Favorited Backup by Jeremy Keith

Jeremy recounts some conference experiences he himself and Michelle Baker have made with last minute tech issues in getting your slides up and running at a conference. Like Jeremy I prefer to use my own laptop. But, yes, that sometimes turns out to not work or be impossible at the venue. A key reason to use my own laptop is I like to work on my slides while already at the event when I’m speaking later in the day. It allows me to adapt wording to what the participants are using, better contextualise it to the event’s atmosphere, replace some examples that have been used already in other people’s talks, or connect my story to those by others.

That said I do also make sure to have a prepared slidedeck with me (nowadays that is, it definitely wasn’t always so). Especially when working abroad I usually travel with that slidedeck in Keynote, a powerpoint formatted export, and two PDFs (one with just the slides, one slides with my notes). The PDF with just the slides, I usually have available online already as well. Where venue equipment glitches it means I can do my talk with or without my own laptop, or with or without slide projection altogether. Each of those additional versions I carry has been added as precaution after first having been issues encountered. The ‘slides as images’ Jeremy mentions is also a useful tip, so one can share .key or .ppt files with the correct fonts and locations of everything.

One thing Jeremy describes I’d never do: put my slides on a usb stick handed to me by someone at the venue, to add my files to their central machine. I’ve worked in countries and with governments where giving someone else access to your hardware is sure to result in additional installed features without my consent. I therefore always carry blank USB sticks with me on which I can put files to share with others which they can then keep, so that I never have to use someone else’s usb stick with my laptop. I have red ones and blue ones, and allow people to choose 😉

I think I’ll be making image-only versions of all my talks from now on. Hopefully I won’t ever need them, but just knowing that the backup is there is reassuring.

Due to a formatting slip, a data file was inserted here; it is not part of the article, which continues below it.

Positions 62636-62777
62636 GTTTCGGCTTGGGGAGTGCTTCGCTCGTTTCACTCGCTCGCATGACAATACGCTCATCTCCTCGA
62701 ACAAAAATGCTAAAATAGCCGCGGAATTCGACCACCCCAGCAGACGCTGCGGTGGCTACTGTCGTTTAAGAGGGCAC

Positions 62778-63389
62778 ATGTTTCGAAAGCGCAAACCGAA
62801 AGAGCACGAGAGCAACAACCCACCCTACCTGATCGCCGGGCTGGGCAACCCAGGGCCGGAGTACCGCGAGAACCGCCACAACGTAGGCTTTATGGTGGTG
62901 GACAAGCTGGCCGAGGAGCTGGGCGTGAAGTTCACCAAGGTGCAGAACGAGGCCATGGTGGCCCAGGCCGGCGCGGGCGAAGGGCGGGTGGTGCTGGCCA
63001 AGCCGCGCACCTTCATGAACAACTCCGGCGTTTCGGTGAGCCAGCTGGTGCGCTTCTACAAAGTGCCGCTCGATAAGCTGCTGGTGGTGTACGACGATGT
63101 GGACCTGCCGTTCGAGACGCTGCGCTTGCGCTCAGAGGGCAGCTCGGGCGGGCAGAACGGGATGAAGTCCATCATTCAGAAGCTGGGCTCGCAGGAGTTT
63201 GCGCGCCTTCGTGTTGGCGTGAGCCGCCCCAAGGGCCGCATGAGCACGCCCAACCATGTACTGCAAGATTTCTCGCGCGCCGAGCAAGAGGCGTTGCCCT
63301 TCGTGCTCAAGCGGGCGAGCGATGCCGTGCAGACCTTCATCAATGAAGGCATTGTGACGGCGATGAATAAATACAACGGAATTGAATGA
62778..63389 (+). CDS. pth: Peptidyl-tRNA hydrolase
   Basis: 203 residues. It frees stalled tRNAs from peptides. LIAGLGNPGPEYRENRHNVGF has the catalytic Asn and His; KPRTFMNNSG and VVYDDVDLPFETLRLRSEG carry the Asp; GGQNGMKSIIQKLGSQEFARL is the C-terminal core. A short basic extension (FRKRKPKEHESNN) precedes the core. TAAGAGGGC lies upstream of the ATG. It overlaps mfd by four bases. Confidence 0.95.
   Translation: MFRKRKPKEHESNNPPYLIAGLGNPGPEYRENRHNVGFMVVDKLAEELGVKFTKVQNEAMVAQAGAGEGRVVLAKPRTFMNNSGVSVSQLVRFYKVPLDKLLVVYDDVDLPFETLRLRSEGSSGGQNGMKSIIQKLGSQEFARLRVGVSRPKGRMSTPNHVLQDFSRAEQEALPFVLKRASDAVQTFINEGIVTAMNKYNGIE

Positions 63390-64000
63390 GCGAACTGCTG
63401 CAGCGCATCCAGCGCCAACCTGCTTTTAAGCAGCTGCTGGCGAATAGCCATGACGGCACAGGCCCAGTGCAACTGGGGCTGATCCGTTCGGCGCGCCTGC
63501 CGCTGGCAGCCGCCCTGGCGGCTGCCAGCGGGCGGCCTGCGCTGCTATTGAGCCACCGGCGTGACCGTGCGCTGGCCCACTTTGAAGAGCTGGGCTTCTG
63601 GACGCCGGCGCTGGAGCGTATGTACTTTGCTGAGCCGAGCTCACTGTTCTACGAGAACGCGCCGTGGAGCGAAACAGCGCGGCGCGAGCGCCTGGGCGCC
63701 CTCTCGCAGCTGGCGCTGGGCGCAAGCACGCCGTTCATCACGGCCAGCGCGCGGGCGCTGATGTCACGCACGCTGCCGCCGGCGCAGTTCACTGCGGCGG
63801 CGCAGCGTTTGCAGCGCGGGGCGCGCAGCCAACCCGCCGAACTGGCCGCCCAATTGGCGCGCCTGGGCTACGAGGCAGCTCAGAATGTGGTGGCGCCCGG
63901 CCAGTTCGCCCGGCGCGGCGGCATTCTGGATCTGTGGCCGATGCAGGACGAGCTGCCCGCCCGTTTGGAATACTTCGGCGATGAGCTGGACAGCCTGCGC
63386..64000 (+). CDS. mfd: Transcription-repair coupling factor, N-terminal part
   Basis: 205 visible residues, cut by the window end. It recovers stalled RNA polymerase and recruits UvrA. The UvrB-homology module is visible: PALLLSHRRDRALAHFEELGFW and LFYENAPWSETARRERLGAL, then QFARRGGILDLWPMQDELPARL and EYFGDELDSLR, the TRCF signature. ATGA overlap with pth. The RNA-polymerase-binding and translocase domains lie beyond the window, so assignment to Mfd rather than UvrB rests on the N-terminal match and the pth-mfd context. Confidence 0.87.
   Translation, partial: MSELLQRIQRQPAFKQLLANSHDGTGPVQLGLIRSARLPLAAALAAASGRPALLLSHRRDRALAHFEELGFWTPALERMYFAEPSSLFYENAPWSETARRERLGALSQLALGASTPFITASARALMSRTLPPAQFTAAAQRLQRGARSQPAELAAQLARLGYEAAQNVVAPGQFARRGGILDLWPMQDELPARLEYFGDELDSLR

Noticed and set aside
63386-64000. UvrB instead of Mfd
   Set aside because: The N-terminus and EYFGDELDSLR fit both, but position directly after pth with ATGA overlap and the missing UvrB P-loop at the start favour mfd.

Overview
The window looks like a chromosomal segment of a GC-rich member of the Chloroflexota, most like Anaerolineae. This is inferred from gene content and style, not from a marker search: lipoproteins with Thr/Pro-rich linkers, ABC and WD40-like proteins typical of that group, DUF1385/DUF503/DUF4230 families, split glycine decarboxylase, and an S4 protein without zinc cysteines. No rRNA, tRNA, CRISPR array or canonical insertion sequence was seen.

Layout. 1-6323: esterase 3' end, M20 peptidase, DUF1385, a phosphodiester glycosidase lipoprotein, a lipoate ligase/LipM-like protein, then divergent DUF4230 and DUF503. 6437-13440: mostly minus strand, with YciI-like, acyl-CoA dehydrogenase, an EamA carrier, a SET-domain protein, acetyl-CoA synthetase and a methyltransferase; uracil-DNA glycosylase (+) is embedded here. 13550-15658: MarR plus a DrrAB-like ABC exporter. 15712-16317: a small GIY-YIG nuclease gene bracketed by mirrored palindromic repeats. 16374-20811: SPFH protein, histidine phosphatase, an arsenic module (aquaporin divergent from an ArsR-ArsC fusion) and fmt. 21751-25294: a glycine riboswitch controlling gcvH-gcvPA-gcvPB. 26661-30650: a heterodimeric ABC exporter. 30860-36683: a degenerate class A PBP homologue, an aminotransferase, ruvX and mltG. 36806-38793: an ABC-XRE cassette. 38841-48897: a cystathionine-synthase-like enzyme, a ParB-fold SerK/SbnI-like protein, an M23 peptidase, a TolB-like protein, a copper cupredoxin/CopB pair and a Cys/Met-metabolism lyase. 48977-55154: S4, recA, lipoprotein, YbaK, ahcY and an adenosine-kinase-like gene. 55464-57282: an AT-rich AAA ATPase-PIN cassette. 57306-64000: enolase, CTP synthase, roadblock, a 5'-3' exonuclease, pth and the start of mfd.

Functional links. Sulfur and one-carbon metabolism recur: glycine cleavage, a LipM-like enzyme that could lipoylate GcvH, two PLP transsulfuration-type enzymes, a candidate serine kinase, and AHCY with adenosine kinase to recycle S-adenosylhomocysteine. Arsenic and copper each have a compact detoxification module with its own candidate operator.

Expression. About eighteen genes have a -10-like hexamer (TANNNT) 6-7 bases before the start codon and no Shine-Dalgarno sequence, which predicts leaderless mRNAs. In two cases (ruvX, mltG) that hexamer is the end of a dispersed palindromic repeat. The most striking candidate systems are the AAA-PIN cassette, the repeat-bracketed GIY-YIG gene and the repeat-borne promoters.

Jeremy Keith

A red and a blue usb stick, you can choose and keep. You can also choose whether to believe I am a nice guy handing out free usb sticks or a cautious one not letting your usb sticks near my laptop.

I’m at FOSS4G-NL today, the Dutch annual meet-up of the FOSS4G community. This morning I gave the opening keynote titled “A map is the greatest of all epic poems“, and talked about how data is a matter of geopolitics and ethics by design, even if you’re a geo-data pro somewhere in a small municipality working on some hyperlocal data set. The invitation came as a result of my keynote at the global FOSS4G conference in Germany 2 years ago. Slides in Dutch can be downloaded at tzyl.eu/foss4gnl and are embedded below. Will post a transcript in English later.

My Dutch language slides of the keynote I gave at FOSS4G NL 2018

On 22 February we as the ePSIplatform team organized a big conference in Warsaw on Open Government Data. With 300 people registered from 30 countries, and 40 speakers, it was almost as big as last year’s conference we organized in Rotterdam.

As this was our last big event under the ePSIplatform contract, which ended 1 March, we decided to use the Opening Keynote to provide an overview of what was achieved in the past few years in Open Data, and especially what is still to be done, and the challenges and pitfalls connected to that. I will provide a full transcript later, but below you find the slides and the video (first 20 minutes) of the presentation.

The State of European Open Data, by Ton Zijlstra

I am honoured to be invited to give a key-note at Online Educa in Berlin early December. This is the 14th international conference on Technology Supported Learning and Training.

It promises to be an interesting event, that will feature much more than just presentations. Bloggers have been invited to cover the event, and there are a number of fully interactive sessions as well. Michael Wesch of Kansas State University, the anthropologist that created the ‘Machine is Us’ and other videos with his students will be presenting as well, and I am very much looking forward to hearing him speak.

My own presentation, as well as my contribution in the panel discussion that will follow it, has the title “Networked life, networked work, networked learning. Or the consequences of accidentally reconfiguring my life.” It will be a combination of the story of what my fully networked and connected day looks like, and the more fundamental shifts in underlying cultural categories that go with it. The changes I made these past 6 years in the way I live work and learn have not been preplanned, but happened in response to a changed environment. Once I noticed those responses I turned them into more conscious strategy.

When we look at how children respond to the technology available as well as to the societal changes that already caused, it is much the same process. We need to adapt our teaching, because the world these children grow up in and respond to has already changed due to the new affordances that mobile communication and internet give us. Our teaching needs to empower children to consciously shape their strategies using the tools and environment they already adapted to without noticing.
In preparation of the conference the organizers published a short interview with me, and there is a short article featuring some quotes on TrainingZone.

Am looking forward to visit Berlin again. It’s been a long time since I last was there.